The single most requested topic I speak and coach families on is creating a screen-balanced home. I use the phrase “screen-balanced” because I don’t believe technology is harmful. I do believe technology without limits is.
Talking about screens with your kids is not unlike the sex talk. You can’t just sit down one time with your kids, explain the birds and bees, and expect them to know everything they need to know about sex. Healthy sexuality is not a talk; it’s a conversation.
Though setting limits on screens is important, a one-time conversation where you lay down a few rules is likely to distance your child from you. Instead, collaborating with our kids in ongoing conversation is the best way to teach them how to live a self-disciplined, screen-balanced life.
With that in mind, here are 5 simple steps to begin regulating your kids’ screen time:
- Contact your Internet Service Provider (ISP) to set up parental controls
Though there are software programs available to monitor your kids’ screen activity, one of the best places to begin is getting the most out of your ISP. They can help you set the necessary parental controls to block mature content and even specific websites—at no extra cost. A low cost, easy-to-use, software beyond your ISP filter is Circle with Disney. We use it–and love it.
- Keep screens out of the bedroom
One pediatrician commented, “I guarantee you that if you have a 14-year-old boy and he has an Internet connection in his bedroom, he is looking at pornography.”[i]
My experience with families is no different. Many of the teenagers I meet with who struggle with pornography addiction say it started in the privacy of their bedrooms. I also work with young men whose addiction began watching late night TV infomercials with scantily clad actors.
In addition to unfiltered images, one of the single biggest culprits of poor school performance is lack of sleep. Not only are teenagers spending the night texting one another, the light on the screen inhibits the brain’s ability to prepare the body for sleep.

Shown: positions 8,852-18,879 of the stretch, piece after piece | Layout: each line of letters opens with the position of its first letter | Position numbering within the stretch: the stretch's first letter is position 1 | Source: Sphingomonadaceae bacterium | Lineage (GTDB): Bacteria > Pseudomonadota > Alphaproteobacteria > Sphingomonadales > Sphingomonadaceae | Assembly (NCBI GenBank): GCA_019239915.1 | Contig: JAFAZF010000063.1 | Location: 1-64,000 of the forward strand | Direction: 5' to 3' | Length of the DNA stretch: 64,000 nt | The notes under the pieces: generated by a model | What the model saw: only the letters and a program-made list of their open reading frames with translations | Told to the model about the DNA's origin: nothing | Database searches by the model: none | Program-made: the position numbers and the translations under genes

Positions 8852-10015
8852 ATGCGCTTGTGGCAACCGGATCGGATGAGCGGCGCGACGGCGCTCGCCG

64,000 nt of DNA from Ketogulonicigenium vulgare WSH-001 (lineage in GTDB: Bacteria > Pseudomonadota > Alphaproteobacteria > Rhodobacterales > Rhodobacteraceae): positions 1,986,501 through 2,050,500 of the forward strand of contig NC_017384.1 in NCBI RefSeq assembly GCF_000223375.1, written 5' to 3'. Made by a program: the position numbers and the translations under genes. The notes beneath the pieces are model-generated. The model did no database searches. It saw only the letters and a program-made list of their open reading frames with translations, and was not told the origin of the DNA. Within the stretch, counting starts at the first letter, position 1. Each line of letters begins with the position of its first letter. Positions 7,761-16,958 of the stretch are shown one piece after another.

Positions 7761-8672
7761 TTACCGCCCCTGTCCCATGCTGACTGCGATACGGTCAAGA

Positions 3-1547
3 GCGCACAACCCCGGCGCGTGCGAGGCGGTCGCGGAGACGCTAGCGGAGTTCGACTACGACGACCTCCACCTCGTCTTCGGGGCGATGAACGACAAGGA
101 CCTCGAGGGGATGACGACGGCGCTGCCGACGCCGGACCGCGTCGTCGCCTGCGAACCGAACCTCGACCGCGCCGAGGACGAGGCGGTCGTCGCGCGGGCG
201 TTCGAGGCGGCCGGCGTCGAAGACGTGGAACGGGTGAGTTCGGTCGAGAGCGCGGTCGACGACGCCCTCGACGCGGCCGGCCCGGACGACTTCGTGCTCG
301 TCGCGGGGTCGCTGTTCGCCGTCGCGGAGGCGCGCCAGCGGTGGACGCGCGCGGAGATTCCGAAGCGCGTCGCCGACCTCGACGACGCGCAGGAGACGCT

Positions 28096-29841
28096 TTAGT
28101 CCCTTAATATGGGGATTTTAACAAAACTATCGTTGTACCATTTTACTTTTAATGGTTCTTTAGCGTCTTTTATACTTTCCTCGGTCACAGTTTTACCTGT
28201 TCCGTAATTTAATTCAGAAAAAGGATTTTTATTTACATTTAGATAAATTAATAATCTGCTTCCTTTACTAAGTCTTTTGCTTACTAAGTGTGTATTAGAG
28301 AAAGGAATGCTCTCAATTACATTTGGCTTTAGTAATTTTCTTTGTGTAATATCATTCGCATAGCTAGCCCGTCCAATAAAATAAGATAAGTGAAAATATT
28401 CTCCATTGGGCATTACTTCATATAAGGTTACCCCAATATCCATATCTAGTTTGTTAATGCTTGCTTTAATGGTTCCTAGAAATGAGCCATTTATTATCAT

To help regulate your kids’ screen time, set a time where all screens must be turned off and handed in away from the bedroom.
- Make your kids earn the Wi-Fi password
One of the best ways to establish a screen-balanced home is to require your kids to finish their list of chores or other responsibilities before they’re allowed the Wi-Fi password for the day.
Not only will this regulate their use of technology, it will also help them learn the value of getting difficult tasks finished first—a necessary leadership trait to develop.
- Have a family 24-hour fast
Simply put, anything you cannot fast from owns you. If you cannot put your device down for 24 hours, it may own you. My wife, Christi, and I maintain a 24-hour fast from Saturday sundown to Sunday sundown from social media and online connections. We do this not to be legalistic, but because it reenergizes us.
- Play with them
When I speak at father/son events I ask dads and sons to describe the one wish they have in their relationship with one another. Overwhelmingly, the biggest wish of the dads in the room: that their sons stop playing video games.
You know what the sons’ biggest wish is? That their dads play video games with them.
Research shows that 20-minutes of command-free time a day—that is, time where we enter our kids’ world in play and do what they want to do with them—changes the brain, and subsequently, the behavior of a child.
It may seem strange that I recommend playing (yes, even video games) with your kids to help them regulate their screen time. But play is our kids’ work. Play with them, and you win their heart. Win their heart, and you can influence their behavior.
[i] Rideout V. (2010). Generation M2: Media in the lives of 8- to 18-year-olds. Menlo Park, CA: Kaiser Family Foundation.